Neutropenia

Neutropenia is defined as a decrease in the absolute neutrophil count (ANC). The ANC is calculated by multiplying the total WBC count by the percentage of segmented neutrophils and bands. Neutropenia is defined as an ANC of less than 1000/mm3 in infants between 2 weeks and 1 year of age and less than 1500/mm3 beyond 1 year of age.

Severity and duration of neutropenia correlate with susceptibility to developing various types of bacterial infections. Severity of neutropenia is graded according to ANC as follows:

Severe neutropenia: ANC less than 500/mm3 Moderate neutropenia: ANC 500-1000/mm3 Mild neutropenia: ANC 1000-1500/mm3.

Neutropenic patients are usually infected with their own endogenous bacterial flora that reside in the mouth, oropharynx, gastrointestinal tract, and skin. For this reason, the frequency of gram-negative bacterial infections and Staphylococcus aureus infections is high in these patients. Neutropenia alone does not, per se, predispose them to parasitic, viral, or fungal infections.

Benign ethnic neutropenia is observed in a variety of populations including Africans, West Indians, Yemenite and Ethiopian Jews, Beduin Arabs, and Jordanians. In these groups an ANC as low as 1000/mm3 may be considered normal.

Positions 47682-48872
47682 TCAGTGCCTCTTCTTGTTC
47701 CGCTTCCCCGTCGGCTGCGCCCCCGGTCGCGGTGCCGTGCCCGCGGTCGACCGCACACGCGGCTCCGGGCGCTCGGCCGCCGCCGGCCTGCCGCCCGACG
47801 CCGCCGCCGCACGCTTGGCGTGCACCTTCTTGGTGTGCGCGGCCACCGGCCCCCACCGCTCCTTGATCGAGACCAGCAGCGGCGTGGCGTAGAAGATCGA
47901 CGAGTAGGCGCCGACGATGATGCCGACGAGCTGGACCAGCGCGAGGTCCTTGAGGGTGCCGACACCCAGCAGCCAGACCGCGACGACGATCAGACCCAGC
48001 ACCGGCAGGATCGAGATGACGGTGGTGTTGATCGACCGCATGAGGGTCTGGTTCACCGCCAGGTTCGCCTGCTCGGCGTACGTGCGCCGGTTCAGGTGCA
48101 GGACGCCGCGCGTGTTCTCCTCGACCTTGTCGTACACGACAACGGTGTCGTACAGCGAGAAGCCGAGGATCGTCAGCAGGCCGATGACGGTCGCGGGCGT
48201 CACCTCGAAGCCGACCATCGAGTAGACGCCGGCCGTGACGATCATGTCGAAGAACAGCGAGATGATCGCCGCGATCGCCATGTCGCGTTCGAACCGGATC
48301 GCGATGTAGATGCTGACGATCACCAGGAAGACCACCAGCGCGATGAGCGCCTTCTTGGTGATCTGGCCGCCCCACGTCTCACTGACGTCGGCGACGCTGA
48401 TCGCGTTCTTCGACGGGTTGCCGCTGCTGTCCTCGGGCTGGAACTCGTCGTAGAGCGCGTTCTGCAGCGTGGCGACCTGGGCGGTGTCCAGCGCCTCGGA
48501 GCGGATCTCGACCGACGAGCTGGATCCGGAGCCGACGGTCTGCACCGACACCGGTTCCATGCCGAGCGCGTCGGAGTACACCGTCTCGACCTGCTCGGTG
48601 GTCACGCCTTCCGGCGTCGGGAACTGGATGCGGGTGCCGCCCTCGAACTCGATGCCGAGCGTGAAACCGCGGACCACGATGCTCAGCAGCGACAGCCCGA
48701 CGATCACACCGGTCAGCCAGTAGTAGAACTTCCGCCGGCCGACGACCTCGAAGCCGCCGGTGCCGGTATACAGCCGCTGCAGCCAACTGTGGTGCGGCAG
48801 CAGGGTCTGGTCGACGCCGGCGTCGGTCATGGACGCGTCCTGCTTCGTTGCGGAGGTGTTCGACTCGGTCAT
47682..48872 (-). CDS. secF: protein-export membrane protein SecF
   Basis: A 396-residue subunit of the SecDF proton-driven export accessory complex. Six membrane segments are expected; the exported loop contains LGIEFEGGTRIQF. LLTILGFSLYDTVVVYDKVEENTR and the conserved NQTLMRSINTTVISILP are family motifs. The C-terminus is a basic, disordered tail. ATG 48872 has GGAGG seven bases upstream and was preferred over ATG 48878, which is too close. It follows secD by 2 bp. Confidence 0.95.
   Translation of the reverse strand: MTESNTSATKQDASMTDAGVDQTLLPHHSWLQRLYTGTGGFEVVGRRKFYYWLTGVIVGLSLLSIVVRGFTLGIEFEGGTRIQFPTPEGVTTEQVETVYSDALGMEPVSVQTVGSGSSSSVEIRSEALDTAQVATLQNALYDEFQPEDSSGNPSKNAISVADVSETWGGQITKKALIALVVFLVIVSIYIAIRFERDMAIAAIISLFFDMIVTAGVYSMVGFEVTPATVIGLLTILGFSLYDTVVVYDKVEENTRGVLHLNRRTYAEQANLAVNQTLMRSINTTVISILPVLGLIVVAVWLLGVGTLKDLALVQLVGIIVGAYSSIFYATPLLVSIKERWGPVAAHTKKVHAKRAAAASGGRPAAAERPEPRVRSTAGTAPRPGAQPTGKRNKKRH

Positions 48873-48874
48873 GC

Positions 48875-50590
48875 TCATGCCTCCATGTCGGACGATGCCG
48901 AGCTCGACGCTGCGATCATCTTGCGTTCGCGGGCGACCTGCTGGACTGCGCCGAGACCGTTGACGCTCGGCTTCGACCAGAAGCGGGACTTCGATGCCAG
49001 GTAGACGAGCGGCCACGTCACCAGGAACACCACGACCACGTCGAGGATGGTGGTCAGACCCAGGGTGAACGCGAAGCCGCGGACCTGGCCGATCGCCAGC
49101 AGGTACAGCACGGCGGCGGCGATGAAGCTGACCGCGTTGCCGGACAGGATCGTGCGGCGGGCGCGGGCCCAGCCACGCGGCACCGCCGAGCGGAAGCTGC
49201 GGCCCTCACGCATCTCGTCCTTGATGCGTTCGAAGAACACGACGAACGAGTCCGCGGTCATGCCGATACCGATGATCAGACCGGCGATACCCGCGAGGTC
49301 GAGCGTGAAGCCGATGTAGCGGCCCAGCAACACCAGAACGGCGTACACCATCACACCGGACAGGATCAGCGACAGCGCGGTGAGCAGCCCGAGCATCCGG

Clinical Features

Severe neutropenia has the following common clinical manifestations:

1. High fever, chills, severe prostration, and irritability

2. Extensive necrotic and ulcerative lesions: oropharyngeal and nasal tissues, skin, gastrointestinal (GI) tract, vagina, and uterus

3. Gram-negative septicemia.

The risk of infection is inversely proportional to the ANC. When the ANC falls below 1000/mm3, stomatitis, gingivitis, and cellulitis dominate the clinical picture. More severe infections occur when the ANC is below 500/mm3 with perirectal abscesses, pneumonia, and sepsis being common.

Granulocyte colony-stimulating factor (G-CSF) produces a sustained neutrophil recovery in patients with severe chronic neutropenia, reduces the incidence and severity of infection, and improves the quality of life. The drug is tolerated well and adverse effects are transient and mild. Neutropenia can be transient (<8 weeks) or chronic (>8 weeks). Table 9-6 lists the causes of neutropenia, and Figure 9-1 shows an approach to the diagnosis of neutropenia.

Neutropenia (previously normal neutrophil count)

No (congenital)

Underlying disease / \

Absent Immune Drug-induced Idiopathic

Abnormal

Present Leukemia Metastic disease Viral/bacterial infection Splenic sequestration

Normal

Shwachman-Diamond syndrome Cartilage-Hair syndrome Dyskeratosis congenita Fanconi anemia Osteopetrosis

Repeated infections Absent

Chronic benign neutropenia Familial benign neutropenia

Present

Infantile agranulocytosis (Kostmann disease) Reticular dysgenesis T- and B-cell abnormalities Severe congenital neutropenia Cyclic neutropenia

Fig. 9-1. Approach to diagnosis of neutropenia. (From Roskos RR, Boxer LA. Clinical disorders of neutropenia. Pediatr Rev 1991;12:208-12, with permission.)

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